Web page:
Dear John, thank you for this long but informative piece! I am still reading it but wanted to thank you.
    and Metin, very nice to hear from you after a long time and thank you for teaching us what is what in the US although- you might now- most of the readers and I myself already know the basic facts of American life. Mine was a provocative statement and personal dissatisfaction. And of course, what we can do else? US is a global power and her acts directly shape our lives. I feel i have the right to talk about it. No need to start teaching basic;)

  • Erkan, you should include the New York Times in your reading. From that you would know that Palin is – I dare to say – “postmodern” in a way like you and like Obama.
    Here is a short piece from the New York Times, August 29: http://www.nytimes.com/2008/08/30/us/politics/30palin.html
    Senator John McCain?s surprising selection to be his vice-presidential running mate, took Alaska by surprise, too, not long ago. Though indisputably Alaskan, she rose to prominence by bucking the state?s rigid Republican hierarchy, impressing voters more with gumption, warmth and charm than an established record in government.
    It was a combination that dumbfounded her rivals.
    ?She wouldn?t have articulated one coherent policy and people would just be fawning all over her,? said Andrew Halcro, a Republican turned independent, who along with Tony Knowles, a Democrat, ran against Ms. Palin for governor in 2006. ?Tony and I looked at each other and it was, like, this isn?t about policy or Alaska issues, this is about people?s most basic instincts: ?I like you, and you make me feel good.? ?
    ?You know,? said Mr. Halcro, invoking the Democratic presidential nominee, ?that?s kind of like Obama.?

  • Erkan, my apologies for coming across as an imbecile. I did not mean to suggest that you or your readers possessed a certain lack of knowledge about the basics of American life.
    But I still think comparing Tansu Ciller to Sarah Palin is like comparing a rotten apple to a green apple. Neither are red, and sweet. But one is juicier…
    🙂
    Happy Ramazan to all!

  • Erkan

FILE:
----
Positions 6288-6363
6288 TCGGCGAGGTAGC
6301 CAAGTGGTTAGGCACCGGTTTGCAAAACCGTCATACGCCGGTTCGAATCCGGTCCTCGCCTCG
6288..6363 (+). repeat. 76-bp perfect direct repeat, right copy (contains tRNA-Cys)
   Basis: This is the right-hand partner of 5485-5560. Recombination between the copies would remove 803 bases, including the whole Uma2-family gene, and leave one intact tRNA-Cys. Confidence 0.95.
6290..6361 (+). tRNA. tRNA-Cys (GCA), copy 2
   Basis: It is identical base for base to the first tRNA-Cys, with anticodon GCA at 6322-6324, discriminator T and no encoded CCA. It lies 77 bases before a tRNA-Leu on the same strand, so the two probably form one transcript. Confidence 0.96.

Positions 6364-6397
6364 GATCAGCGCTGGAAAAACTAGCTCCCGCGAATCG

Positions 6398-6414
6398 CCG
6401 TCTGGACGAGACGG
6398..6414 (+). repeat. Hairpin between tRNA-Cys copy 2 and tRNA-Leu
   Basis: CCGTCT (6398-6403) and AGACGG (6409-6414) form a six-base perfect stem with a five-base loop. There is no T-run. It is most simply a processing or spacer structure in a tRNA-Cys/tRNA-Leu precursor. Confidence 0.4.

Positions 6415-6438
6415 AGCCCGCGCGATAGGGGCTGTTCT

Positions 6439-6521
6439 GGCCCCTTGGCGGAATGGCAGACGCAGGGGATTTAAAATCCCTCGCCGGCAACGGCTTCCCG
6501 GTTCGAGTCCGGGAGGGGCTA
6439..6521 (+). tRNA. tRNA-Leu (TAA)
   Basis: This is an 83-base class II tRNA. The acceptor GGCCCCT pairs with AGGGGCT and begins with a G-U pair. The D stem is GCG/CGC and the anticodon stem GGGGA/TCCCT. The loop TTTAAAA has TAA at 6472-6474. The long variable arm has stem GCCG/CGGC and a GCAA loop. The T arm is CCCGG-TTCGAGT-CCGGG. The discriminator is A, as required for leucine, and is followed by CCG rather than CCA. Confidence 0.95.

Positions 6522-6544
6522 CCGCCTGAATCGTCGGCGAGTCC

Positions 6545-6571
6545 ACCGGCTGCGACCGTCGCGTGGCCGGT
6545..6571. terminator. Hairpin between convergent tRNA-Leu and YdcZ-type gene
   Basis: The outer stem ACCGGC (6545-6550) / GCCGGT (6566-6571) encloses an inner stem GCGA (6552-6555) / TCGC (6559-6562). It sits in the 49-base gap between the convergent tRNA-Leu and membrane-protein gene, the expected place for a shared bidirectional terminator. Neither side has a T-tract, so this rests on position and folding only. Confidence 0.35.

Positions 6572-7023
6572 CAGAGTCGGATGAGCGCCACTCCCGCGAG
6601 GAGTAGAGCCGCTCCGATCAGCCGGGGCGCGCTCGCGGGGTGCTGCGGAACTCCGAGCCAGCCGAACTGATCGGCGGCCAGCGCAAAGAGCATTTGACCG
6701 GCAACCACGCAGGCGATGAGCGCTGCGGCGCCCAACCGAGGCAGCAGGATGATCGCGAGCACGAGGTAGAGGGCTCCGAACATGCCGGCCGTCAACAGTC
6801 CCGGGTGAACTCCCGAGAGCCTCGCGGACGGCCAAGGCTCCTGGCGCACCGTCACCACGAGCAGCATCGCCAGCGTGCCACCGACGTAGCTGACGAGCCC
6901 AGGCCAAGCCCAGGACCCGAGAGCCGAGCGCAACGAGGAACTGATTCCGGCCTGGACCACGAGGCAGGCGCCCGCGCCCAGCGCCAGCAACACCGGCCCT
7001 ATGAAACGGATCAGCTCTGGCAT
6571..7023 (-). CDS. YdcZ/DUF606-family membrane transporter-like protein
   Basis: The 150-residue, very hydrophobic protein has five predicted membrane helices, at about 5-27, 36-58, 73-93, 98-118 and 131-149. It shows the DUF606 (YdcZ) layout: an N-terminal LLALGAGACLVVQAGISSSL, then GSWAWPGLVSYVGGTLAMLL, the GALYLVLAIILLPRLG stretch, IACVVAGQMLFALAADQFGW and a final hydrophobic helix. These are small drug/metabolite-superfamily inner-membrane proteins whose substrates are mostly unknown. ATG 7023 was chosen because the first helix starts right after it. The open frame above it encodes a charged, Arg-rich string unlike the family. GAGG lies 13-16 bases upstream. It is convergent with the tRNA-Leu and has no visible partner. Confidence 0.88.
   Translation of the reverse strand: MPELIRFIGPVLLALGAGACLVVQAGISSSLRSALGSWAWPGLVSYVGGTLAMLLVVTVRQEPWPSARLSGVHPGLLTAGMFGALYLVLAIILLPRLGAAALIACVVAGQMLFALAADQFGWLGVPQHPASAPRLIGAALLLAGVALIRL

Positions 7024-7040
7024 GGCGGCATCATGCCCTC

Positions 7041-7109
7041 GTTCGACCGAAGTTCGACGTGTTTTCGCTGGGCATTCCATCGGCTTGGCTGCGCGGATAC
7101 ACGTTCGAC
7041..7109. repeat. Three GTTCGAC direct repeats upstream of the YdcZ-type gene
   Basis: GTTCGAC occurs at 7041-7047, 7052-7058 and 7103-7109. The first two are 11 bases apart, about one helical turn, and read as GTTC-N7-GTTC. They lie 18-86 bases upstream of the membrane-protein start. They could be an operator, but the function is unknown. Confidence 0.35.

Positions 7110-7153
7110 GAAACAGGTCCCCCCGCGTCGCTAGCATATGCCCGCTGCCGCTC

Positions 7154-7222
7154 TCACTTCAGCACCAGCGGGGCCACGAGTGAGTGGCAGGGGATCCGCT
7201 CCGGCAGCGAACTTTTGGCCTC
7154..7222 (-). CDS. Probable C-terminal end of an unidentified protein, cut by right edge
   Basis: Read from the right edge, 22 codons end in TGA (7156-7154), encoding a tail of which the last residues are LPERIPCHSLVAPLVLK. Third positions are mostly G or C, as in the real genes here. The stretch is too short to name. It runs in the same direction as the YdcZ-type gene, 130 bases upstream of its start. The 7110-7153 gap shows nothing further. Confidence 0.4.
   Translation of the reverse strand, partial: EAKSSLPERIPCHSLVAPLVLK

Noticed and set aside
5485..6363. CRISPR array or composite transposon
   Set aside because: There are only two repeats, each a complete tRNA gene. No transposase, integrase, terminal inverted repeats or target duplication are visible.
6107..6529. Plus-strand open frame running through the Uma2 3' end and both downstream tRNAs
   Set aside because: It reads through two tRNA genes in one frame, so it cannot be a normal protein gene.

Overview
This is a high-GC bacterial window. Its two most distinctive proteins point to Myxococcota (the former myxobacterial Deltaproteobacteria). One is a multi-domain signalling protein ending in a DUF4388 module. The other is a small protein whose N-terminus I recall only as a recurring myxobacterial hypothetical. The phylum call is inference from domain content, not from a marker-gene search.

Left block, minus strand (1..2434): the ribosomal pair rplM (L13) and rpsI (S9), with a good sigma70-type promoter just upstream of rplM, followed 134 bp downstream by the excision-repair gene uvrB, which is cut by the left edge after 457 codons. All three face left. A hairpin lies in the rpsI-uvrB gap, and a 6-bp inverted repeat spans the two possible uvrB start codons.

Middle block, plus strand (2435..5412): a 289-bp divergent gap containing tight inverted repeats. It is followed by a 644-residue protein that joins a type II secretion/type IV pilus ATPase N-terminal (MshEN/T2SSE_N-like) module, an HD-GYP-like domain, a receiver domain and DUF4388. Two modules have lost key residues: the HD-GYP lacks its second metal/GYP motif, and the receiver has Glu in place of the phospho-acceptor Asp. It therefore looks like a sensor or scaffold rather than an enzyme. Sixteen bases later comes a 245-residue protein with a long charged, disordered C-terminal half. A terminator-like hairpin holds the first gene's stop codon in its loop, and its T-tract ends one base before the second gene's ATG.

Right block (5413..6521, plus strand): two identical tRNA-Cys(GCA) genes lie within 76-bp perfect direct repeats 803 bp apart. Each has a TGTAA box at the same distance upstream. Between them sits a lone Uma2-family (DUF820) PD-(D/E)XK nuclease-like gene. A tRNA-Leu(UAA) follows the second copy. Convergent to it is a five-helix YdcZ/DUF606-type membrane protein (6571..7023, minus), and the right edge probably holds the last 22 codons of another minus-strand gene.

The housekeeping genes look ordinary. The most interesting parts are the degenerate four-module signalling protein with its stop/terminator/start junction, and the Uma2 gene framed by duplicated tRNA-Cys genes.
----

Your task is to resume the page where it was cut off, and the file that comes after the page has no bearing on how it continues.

Thank you Metin for your intervention. Honestly, since the time we met in Irvine, I cannot think bad about you. sometimes words are stronger than intended.
    Christian, you are right. Maybe I should read NYT more but since September 11, I gave reading or watching American media regularly. I will also quit the Turkish press but that’s my dissertation topic, i cannot help it:)

  • Selene

    Hi, Erkan. I haven’t been around for a while, but now I am back.
    And I want to say that I hate this “feminin-masculin” stuff, because I don’t know what “feminin” or “masculin” mean.
    That is, when a woman is aggressive, people say she acts like a man. But when a man is aggressive, people don’t think he’s acting like a man, because a man is not necessarily aggressive.
    Actually, men in politics are usually less aggressive than women. And white politicians are often less aggressive than politicians who belong to minorities. Why? Because women and ethnic minorities have to struggle harder to reach the top, so only the strongest survive. And often the strongest are also the most aggressive. But while people would easily say that Condoleeza Rice acts like a man, nobody would say that she “acts like a white woman”… well, I admit I met a black guy once who said that the black community in the US wonders if she is really black, so maybe this last part of my reasoning is flawed 😀

  • Erkan

    First of all, welcome back Selene. Secondly, I am aware of what you hate and so i used quotation marks. Still, we need to use cliches to convey our messages:) and i guess i could convey what I meant.

  • Di

    Thanks for the link to On the Issues.
    John McCain was a terrifying enough prospect as America’s next leader, Sarah Palin is just a joke.
    I can only imagine that some people like the pretty wrapping paper, no matter what foolish things that paper contains.
    Have you viewed this terrifyingly Disney-type Republican advert yet?